Let’s fetch the home page for the wonderful httpbingo.org service.

You can make a simple GET request using Faraday.get:

response = Faraday.get('http://httpbingo.org')

This returns a Faraday::Response object with the response status, headers, and body.

# => 200

# => {"server"=>"Fly/c375678 (2021-04-23)", "content-type"=> ...

# => "<!DOCTYPE html><html> ...

Faraday Connection

The recommended way to use Faraday, especially when integrating to 3rd party services and API, is to create a Faraday::Connection. The connection object can be configured with things like:

  • default request headers & query parameters
  • network settings like proxy or timeout
  • common URL base path
  • Faraday adapter & middleware (see below)

Create a Faraday::Connection by calling Faraday.new. You can then call each HTTP verb (get, post, …) on your Faraday::Connection to perform a request:

conn = Faraday.new(
  url: 'http://httpbingo.org',
  params: {param: '1'},
  headers: {'Content-Type' => 'application/json'}

response = conn.post('/post') do |req|
  req.params['limit'] = 100
  req.body = {query: 'chunky bacon'}.to_json
# => POST http://httpbingo.org/post?param=1&limit=100


Faraday supports the following HTTP verbs that typically don’t include a request body:

  • get(url, params = nil, headers = nil)
  • head(url, params = nil, headers = nil)
  • delete(url, params = nil, headers = nil)
  • trace(url, params = nil, headers = nil)

You can specify URI query parameters and HTTP headers when making a request.

response = conn.get('get', { boom: 'zap' }, { 'User-Agent' => 'myapp' })
# => GET http://httpbingo.org/get?boom=zap


Faraday also supports HTTP verbs with bodies. Instead of query parameters, these accept a request body:

  • post(url, body = nil, headers = nil)
  • put(url, body = nil, headers = nil)
  • patch(url, body = nil, headers = nil)
# POST 'application/x-www-form-urlencoded' content
response = conn.post('post', 'boom=zap')

# POST JSON content
response = conn.post('post', '{"boom": "zap"}',
  "Content-Type" => "application/json")

Posting Forms

Faraday will automatically convert key/value hashes into proper form bodies thanks to the url_encoded middleware included in the default connection.

# POST 'application/x-www-form-urlencoded' content
response = conn.post('post', boom: 'zap')
# => POST 'boom=zap' to http://httpbingo.org/post

Detailed HTTP Requests

Faraday supports a longer style for making requests. This is handy if you need to change many of the defaults, or if the details of the HTTP request change according to method arguments. Each of the HTTP verb helpers can yield a Faraday::Request that can be modified before being sent.

This example shows a hypothetical search endpoint that accepts a JSON request body as the actual search query.

response = conn.post('post') do |req|
  req.params['limit'] = 100
  req.headers['Content-Type'] = 'application/json'
  req.body = {query: 'chunky bacon'}.to_json
# => POST http://httpbingo.org/post?limit=100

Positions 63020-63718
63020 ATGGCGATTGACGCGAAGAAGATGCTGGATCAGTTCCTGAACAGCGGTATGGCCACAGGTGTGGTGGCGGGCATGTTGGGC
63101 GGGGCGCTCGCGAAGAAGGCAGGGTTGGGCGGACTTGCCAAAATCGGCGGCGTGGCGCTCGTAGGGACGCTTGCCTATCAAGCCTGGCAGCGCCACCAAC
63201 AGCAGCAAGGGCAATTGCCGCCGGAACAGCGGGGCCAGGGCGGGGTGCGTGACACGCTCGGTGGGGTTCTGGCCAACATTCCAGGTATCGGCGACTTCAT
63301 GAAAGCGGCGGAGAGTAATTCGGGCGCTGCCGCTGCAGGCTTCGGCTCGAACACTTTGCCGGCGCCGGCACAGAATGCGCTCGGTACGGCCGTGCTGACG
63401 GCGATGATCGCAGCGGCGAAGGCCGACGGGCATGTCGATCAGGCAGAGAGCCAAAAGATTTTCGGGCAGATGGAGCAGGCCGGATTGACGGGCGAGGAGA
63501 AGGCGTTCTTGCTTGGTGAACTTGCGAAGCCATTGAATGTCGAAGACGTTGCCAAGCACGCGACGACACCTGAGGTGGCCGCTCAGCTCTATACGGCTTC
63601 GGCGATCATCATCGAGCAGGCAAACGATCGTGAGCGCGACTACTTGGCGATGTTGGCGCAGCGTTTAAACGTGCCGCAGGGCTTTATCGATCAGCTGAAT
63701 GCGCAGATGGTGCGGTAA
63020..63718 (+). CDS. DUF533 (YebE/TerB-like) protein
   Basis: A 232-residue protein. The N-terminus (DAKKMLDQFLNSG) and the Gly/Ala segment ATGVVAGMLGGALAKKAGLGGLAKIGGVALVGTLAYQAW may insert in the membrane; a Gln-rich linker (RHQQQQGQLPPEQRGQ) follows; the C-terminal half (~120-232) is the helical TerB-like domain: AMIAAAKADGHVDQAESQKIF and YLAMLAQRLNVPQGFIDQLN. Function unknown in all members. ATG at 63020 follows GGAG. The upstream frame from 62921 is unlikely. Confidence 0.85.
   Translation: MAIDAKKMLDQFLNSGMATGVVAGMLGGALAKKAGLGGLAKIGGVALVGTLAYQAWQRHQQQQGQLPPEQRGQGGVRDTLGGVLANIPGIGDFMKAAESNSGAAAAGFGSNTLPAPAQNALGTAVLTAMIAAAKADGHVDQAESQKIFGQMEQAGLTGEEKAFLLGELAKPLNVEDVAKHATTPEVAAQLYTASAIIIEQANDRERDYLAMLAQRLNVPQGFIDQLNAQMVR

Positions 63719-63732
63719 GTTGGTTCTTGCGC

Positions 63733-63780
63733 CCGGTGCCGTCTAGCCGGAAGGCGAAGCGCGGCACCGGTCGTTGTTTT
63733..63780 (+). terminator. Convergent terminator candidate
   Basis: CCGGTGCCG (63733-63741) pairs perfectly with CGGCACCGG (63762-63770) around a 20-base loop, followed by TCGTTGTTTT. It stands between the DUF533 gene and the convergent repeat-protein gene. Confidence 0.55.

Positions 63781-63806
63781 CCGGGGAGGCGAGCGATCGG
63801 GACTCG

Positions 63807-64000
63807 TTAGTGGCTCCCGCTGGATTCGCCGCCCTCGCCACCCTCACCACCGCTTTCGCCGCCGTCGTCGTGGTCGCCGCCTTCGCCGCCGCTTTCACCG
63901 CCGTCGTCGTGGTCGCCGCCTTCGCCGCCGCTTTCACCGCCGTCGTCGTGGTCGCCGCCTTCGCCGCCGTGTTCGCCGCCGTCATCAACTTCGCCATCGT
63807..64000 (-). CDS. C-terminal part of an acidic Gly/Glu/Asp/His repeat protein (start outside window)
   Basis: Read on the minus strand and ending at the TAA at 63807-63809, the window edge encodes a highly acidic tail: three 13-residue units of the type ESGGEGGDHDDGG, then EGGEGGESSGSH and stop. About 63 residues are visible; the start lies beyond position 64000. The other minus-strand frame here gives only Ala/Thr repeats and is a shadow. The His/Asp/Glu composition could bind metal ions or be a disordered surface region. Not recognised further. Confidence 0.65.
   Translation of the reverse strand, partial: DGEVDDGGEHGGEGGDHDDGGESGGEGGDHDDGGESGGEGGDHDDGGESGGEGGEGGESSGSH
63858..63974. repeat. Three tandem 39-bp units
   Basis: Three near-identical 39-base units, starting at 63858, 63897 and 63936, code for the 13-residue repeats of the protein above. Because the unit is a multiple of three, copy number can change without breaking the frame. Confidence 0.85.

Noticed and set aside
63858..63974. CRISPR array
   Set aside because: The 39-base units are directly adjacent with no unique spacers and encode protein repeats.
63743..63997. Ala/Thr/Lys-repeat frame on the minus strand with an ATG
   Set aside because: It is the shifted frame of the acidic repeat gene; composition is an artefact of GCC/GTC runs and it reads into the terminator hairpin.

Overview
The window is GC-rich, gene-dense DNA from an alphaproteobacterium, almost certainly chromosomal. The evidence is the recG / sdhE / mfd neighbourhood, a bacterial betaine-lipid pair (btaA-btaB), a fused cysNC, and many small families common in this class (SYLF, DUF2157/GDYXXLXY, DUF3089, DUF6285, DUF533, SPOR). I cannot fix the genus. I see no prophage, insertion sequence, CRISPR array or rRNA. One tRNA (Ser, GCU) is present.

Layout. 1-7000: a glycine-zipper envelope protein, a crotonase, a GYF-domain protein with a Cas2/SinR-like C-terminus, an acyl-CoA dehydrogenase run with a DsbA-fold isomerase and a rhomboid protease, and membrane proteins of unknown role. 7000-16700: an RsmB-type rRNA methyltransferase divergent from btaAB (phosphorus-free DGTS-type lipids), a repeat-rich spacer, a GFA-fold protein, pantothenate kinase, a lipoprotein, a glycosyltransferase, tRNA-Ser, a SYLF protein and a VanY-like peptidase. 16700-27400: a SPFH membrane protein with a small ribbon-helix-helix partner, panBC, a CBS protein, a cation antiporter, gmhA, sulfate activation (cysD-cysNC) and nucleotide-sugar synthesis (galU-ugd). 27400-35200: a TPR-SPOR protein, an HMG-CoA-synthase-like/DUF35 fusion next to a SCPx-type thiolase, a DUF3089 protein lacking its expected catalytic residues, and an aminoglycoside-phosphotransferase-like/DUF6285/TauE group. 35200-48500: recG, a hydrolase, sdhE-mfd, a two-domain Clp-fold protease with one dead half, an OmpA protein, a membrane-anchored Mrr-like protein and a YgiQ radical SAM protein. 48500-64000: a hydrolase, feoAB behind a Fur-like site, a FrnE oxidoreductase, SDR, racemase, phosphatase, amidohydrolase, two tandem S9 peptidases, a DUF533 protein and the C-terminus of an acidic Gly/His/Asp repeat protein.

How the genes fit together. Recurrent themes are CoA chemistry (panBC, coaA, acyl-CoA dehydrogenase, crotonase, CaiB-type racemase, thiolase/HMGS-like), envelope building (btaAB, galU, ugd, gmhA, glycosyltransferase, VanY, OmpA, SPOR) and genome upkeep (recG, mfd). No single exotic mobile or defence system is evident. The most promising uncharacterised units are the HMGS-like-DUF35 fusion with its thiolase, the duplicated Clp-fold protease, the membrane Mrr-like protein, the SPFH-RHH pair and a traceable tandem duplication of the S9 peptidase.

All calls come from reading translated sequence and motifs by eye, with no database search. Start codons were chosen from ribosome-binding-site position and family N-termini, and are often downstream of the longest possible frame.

Adapters are responsible for actually executing HTTP requests. The default adapter uses Ruby’s Net::HTTP, but there are many different adapters available. You might want to use Faraday with the Typhoeus adapter, for example. Learn more about Adapters.


Under the hood, Faraday uses a Rack-inspired middleware stack for making requests. Much of Faraday’s power is unlocked with custom middleware. Some middleware is included with Faraday, and others are in external gems. Learn more about Middleware.

Here are some of the features that middleware can provide:

  • authentication
  • caching responses on disk or in memory
  • cookies
  • following redirects
  • JSON encoding/decoding
  • logging
  • retrying

To use these great features, create a Faraday::Connection with Faraday.new and add the correct middleware in a block. For example:

require 'faraday'
require 'faraday/retry'

conn = Faraday.new('http://httpbingo.org') do |f|
  f.request :json # encode req bodies as JSON and automatically set the Content-Type header
  f.request :retry # retry transient failures
  f.response :json # decode response bodies as JSON
  f.adapter :net_http # adds the adapter to the connection, defaults to `Faraday.default_adapter`

# Sends a GET request with JSON body that will automatically retry in case of failure.
response = conn.get('get', boom: 'zap')

# response body is automatically decoded from JSON to a Ruby hash
response.body['args'] #=> {"boom"=>["zap"]}

Default Connection, Default Middleware

Remember how we said that Faraday will automatically encode key/value hash bodies into form bodies? Internally, the top level shortcut methods Faraday.get, post, etc. use a simple default Faraday::Connection. The only middleware used for the default connection is :url_encoded, which encodes those form hashes, and the default_adapter.

Note that if you create your own connection with middleware, it won’t encode form bodies unless you too include the :url_encoded middleware!